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August 20, 2005

Garbage, privacy, and the law

The Supreme Court of Montana recently ruled that citizens have no expectation of privacy with regard to the contents of their trash.

Read Justice James C. Nelson's remarkable concurring opinion. [via CNET]

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» Erosion of Rights from The MojoWire
Garbage, privacy, and the law The Supreme Court of Montana recently ruled that citizens have no expectation of privacy with regard to the contents of their trash. Read Justice James C. Nelson's remarkable concurring opinion. [via CNET] [Read More]

» Garbage Is Not Private from Political Parrhesia
Via Majikthise, we read a stunning concurring opinion in a Montana Supreme Court decision giving police the right to rummage through garbage without a warrant or court approval. Justice James C. Nelson concurred with the decision, but at least he... [Read More]

» Orwell predicted this from Linkmeister
Your wretched refuse is not protected by law, at least in Montana.The Supreme Court of Montana ruled last month that police could conduct a warrantless "trash dive" into the trash cans in the alley behind the home of a man... [Read More]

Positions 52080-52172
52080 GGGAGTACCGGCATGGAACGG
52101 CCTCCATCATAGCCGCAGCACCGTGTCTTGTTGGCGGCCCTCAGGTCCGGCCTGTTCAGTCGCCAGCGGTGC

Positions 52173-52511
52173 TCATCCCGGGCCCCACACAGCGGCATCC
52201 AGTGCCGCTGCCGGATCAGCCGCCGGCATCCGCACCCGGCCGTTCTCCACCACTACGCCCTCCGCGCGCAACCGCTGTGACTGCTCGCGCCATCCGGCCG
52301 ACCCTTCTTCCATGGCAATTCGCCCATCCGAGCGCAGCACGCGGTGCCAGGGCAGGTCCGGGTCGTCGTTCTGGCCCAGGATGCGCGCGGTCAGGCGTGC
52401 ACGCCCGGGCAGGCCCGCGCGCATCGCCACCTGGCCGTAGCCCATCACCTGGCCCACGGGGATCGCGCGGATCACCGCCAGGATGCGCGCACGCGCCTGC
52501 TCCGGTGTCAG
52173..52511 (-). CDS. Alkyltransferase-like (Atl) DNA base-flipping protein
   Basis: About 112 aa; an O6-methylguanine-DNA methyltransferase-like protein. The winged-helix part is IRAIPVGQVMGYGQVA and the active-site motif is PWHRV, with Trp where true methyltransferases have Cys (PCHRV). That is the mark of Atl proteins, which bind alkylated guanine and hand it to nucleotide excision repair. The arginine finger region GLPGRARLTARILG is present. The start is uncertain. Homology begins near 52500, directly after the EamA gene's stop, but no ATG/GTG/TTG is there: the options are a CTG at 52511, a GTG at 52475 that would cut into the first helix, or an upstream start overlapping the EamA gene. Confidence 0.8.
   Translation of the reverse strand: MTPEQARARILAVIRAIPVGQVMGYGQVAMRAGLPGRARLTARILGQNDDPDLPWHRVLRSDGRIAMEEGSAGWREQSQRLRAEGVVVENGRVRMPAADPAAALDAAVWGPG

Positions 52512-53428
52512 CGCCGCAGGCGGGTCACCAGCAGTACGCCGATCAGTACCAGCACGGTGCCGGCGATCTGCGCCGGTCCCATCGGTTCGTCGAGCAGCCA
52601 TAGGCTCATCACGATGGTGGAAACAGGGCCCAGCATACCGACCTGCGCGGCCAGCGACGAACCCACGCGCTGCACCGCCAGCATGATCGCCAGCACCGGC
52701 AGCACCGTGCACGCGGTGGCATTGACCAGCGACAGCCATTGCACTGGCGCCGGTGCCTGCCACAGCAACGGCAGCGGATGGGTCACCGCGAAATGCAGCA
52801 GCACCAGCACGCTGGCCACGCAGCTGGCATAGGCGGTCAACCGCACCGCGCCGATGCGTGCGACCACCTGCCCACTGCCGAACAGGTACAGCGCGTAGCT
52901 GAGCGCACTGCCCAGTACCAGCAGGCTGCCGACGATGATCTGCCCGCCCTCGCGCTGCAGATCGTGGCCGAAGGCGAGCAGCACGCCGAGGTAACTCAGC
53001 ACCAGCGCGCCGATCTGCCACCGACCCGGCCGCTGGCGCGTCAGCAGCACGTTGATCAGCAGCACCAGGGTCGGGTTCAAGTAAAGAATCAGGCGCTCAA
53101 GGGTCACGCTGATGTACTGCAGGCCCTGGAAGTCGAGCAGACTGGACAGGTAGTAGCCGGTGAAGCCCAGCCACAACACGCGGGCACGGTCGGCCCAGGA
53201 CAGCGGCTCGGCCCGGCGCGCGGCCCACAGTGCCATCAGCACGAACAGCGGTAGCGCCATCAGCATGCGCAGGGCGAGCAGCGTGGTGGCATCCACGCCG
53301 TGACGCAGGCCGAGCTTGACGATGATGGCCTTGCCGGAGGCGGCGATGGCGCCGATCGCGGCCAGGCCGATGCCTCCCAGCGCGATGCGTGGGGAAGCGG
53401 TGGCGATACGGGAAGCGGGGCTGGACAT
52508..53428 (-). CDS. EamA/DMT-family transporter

Comments

It's not surprising to me that garbage is fair game. However, I don't think it's right. Garbage isn't just thrown to the winds, it's handed over to the custody of trash disposal professionals. These are people who are under contract to take this stuff to the dump and dispose of it properly. That's why we have garbage day and local laws about how you wrap stuff up if you expect it to be treated as trash. Hence the more stringent privacy expectations for trash disposed of by private services, I imagine.

Litter, illegally dumped refuse, and stuff left out on non-garbage days should be fair game for reporters, cops, and anyone else who wants to rifle through it. Likewise, if a cop or a reporter wants to go to the dump and sift through the communal garbage in the hopes of finding something that can be linked to a particular person, I can't object too strenuously. However, I do object to the fact that they can go into your trash when it's parked outside your home without a warrant and use the conjunction of the stuff being in the trash and it being your trash to convict you of a crime.

If precedent says there's no expectation of privacy, then we've got to pass legislation creating an expectation of privacy for trash.

Please comment on sensitive papers in trash taken and published. Then used as the basis for a legal action against the author???

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